Abstract: This paper conducts the first empirical assessment of theories concerning relationships among risk taking by banks, their ownership structures, and national bank regulations. We focus on conflicts between bank managers and owners over risk, and show that bank risk taking varies positively with the comparative power of shareholders within the corporate governance structure of each bank. Moreover, we show that the relation between bank risk and capital regulations, deposit insurance policies, and restrictions on bank activities depends critically on each bank's ownership structure, such that the actual sign of the marginal effect of regulation on risk varies with ownership concentration. These findings have important policy implications as they imply that the same regulation will have different effects on bank risk taking depending on the bank's corporate governance structure.
    JEL: G18 G2 G3
    Date: 2008–06
  17. By: Amiti, Mary; Davis, Donald R
    Abstract: How does trade liberalization affect wages? This is the first paper to consider in theory and data how the impact of final and intermediate input tariff cuts on workers’ wages varies with the global engagement of their firm. Our model predicts that a fall in output tariffs lowers wages at import-competing firms, but boosts wages at exporting firms. Similarly, a fall in input tariffs raises wages at import-using firms relative to those at firms that only source locally. Using highly detailed Indonesian manufacturing census data for the period 1991 to 2000, we find considerable support for the model’s predictions.
    Keywords: firm heterogeneity; input tariffs; output tariffs; trade liberalization; wages
    JEL: F10 F12 F13 F14
    Date: 2008–06
  18. By: Vítor Castro (Universidade do Minho - NIPE)
    Abstract: One widespread idea in the business cycles literature is taht the older is an expansion or contraction, the more likely it is to end. This paper tries to provide further empirical support for this idea of positive duration dependence and, at the same time, control for the effects of other factors like leading indicators, the duration of the previous phase, investment, price of oil and external influences on the duration of expansions and contractions. This study employs a discrete-time duration model to analyse the impact of those variables on the likelihood of an expansion and contraction ending for a group of industrial countries over the last fifty years. The evidence provided in this paper suggests that the duration of expansions and contractions is not only dependent on their actual age: the duration of expansions is also positively dependent on the behaviour of the variables in the OECD composite leading indicator and on private investment, and negatively affected by the price of oil and by the occurence of a peak in the US business cycle; the duration of a contraction is negatively affected by its actual age and by the duration of the previous expansion.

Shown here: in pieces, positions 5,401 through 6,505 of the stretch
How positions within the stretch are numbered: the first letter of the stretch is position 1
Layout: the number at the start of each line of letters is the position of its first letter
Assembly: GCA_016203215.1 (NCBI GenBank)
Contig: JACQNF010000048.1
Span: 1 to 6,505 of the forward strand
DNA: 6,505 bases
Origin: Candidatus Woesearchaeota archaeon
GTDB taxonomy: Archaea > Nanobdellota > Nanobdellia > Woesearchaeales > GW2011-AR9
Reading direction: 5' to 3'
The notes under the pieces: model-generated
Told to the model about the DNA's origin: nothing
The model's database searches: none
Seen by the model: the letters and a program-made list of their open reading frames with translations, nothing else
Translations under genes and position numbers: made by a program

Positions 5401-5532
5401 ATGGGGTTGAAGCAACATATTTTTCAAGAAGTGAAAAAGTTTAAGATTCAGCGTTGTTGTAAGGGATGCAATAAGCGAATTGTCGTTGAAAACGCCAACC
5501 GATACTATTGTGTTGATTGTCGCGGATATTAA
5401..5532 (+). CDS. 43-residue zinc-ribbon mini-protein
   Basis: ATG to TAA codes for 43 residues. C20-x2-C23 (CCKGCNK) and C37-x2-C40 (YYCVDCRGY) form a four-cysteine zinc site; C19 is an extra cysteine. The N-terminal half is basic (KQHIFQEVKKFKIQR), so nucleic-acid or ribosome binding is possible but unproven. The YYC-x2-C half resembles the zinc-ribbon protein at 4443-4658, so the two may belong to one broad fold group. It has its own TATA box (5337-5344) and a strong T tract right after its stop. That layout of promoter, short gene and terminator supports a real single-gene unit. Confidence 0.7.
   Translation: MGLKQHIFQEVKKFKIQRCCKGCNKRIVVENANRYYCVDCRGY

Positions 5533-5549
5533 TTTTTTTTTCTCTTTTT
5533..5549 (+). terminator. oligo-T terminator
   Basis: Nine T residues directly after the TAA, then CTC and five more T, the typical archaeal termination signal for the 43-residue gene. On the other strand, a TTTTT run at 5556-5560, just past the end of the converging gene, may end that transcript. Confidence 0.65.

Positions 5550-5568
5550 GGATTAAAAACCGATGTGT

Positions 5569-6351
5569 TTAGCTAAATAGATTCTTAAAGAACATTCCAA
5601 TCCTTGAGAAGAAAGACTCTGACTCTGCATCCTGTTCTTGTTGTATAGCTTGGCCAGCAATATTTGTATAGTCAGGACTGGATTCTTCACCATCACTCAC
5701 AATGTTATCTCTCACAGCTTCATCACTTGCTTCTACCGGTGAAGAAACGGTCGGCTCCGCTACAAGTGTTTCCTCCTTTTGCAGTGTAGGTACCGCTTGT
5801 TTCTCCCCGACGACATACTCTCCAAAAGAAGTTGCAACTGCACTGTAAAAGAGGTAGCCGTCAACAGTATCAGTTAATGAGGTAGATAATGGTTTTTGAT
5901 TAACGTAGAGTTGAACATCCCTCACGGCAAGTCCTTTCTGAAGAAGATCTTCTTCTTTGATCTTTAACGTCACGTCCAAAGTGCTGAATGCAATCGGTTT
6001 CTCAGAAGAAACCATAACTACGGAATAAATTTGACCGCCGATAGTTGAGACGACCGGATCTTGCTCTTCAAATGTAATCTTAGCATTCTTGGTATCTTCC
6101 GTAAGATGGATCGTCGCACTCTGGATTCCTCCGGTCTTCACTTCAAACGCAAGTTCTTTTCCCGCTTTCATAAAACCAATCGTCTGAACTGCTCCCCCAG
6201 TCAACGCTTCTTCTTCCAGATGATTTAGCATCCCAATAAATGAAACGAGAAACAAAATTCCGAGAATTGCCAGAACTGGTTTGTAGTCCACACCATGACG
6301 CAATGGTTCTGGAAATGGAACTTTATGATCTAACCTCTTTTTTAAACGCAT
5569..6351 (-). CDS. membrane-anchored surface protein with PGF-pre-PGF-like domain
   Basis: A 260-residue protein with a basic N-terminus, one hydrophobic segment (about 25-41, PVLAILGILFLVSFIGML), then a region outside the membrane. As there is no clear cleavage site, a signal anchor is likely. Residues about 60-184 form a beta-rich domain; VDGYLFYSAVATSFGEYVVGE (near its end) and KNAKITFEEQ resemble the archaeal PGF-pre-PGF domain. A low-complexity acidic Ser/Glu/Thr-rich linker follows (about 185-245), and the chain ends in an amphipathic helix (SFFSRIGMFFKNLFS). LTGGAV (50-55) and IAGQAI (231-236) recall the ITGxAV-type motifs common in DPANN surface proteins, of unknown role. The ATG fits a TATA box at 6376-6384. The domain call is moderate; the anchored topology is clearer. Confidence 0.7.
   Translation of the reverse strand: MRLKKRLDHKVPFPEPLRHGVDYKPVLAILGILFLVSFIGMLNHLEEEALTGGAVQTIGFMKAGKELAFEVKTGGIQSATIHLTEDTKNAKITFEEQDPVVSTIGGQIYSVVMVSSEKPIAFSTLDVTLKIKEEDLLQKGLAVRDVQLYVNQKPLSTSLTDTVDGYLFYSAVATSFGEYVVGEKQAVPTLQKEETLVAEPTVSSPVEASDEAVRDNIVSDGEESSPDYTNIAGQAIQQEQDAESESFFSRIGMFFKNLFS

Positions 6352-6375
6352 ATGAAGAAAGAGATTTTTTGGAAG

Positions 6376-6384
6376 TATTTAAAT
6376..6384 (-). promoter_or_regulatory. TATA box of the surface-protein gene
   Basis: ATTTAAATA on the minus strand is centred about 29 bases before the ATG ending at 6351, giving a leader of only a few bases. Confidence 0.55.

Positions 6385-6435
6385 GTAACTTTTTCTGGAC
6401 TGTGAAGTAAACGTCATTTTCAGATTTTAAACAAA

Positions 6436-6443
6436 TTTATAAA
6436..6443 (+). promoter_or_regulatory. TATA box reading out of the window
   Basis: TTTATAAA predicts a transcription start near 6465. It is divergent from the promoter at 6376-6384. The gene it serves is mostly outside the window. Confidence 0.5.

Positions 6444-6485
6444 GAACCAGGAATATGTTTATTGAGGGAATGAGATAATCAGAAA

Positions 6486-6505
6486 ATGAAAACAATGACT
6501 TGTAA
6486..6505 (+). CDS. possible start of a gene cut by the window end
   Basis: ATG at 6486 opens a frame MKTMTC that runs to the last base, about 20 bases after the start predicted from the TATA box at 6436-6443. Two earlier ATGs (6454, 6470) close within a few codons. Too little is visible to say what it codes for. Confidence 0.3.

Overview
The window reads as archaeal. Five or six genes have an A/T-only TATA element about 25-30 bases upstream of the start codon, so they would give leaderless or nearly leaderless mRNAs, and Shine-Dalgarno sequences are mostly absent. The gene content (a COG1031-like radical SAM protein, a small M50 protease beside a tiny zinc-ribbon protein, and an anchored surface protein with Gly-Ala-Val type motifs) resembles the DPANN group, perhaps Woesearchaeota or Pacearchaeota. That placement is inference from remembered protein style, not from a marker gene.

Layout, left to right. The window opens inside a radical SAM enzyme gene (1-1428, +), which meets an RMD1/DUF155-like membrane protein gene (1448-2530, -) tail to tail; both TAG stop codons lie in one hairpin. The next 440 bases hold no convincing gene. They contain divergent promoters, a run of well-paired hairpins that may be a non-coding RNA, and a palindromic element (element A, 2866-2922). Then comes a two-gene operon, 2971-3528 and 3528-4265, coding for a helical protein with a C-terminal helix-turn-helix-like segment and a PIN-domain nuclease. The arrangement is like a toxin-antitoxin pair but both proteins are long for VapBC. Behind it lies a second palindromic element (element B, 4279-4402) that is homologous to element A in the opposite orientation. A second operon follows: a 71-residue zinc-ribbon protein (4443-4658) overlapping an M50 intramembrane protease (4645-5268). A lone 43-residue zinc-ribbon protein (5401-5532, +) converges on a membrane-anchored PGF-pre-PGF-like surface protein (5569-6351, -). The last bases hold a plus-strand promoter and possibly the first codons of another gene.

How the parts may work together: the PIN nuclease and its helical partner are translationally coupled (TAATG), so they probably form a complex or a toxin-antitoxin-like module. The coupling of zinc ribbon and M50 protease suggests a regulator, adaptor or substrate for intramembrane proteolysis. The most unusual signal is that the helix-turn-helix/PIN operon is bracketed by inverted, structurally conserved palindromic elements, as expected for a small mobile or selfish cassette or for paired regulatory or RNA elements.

Keywords: Business cycles; Expansions; Contractions; Duration dependence; Duration models
    JEL: C41 E32
    Date: 2008
  19. By: R. Jason Faberman
    Abstract: This paper uses new data on job creation and job destruction to find evidence of a link between the jobless recoveries of the last two recessions and the recent decline in aggregate volatility known as the Great Moderation. The author finds that the last two recessions are characterized by jobless recoveries that came about through contrasting margins of employment adjustment—a relatively slow decline in job destruction in 1991-92 and persistently low job creation in 2002-03. In manufacturing, he finds that these patterns followed a secular decline in the magnitude of job flows and an abrupt decline in their volatility. A structural VAR analysis suggests that these patterns are driven by a decline in the volatilities of the underlying structural shocks in addition to a shift in the response of job flows to these shocks. The shift in structural responses is broadly consistent with the change in job flow patterns observed during the jobless recoveries.
    Keywords: Job analysis ; Employment ; Unemployment
    Date: 2008
  20. By: Tim Bollerslev; Hao Zhou (School of Economics and Management, University of Aarhus, Denmark)
    Abstract: We find that the difference between implied and realized variation, or the variance risk premium, is able to explain more than fifteen percent of the ex-post time series variation in quarterly excess returns on the market portfolio over the 1990 to 2005 sample period, with high (low) premia predicting high (low) future returns. The magnitude of the return predictability of the variance risk premium easily dominates that afforded by standard predictor variables like the P/E ratio, the dividend yield, the default spread, and the consumption-wealth ratio (CAY). Moreover, combining the variance risk premium with the P/E ratio results in an R2 for the quarterly returns of more than twenty-five percent. The results depend crucially on the use of “model-free”, as opposed to standard Black-Scholes, implied variances, and realized variances constructed from high-frequency intraday, as opposed to daily, data. Our findings suggest that temporal variation in both risk-aversion and volatility-risk play an important role in determining stock market returns.
    Keywords: Return Predictability, Implied Variance, Realized Variance, Equity Risk Premium, Variance Risk Premium, Time-Varying Risk Aversion
    JEL: G12 G14
    Date: 2007–08–16
  21. By: Ippei Fujiwara (Director, Institute for Monetary and Economic Studies, Bank of Japan (E-mail: ippei.fujiwara; Yuki Teranishi (Associate Director, Institute for Monetary and Economic Studies, Bank of Japan (E-mail: yuuki.teranishi
    Abstract: In this paper, we investigate the relationship between real exchange rate dynamics and financial market imperfections. For this purpose, we first construct a New Open Economy Macroeconomics (NOEM) model that incorporates international staggered loan contracts as a simple form of the financial market imperfections. Recent empirical studies show that such staggered loan contracts are prevalent in the US, UK, and Japan and direct shocks to the bank lending interest rate (risk premium shocks) are major drivers of business cycle dynamics. Simulation results only with such a financial market friction and a risk premium shock can generate persistent, volatile, and realistic hump-shaped responses of real exchange rates, which have been thought very difficult to reproduce in standard NOEM models. This implies that these financial market developments can possibly be a major source of real exchange rate fluctuations.
    Keywords: Financial Market Imperfections, Real Exchange Rates, Staggered Loan Contracts
    JEL: F31 E41
    Date: 2008–06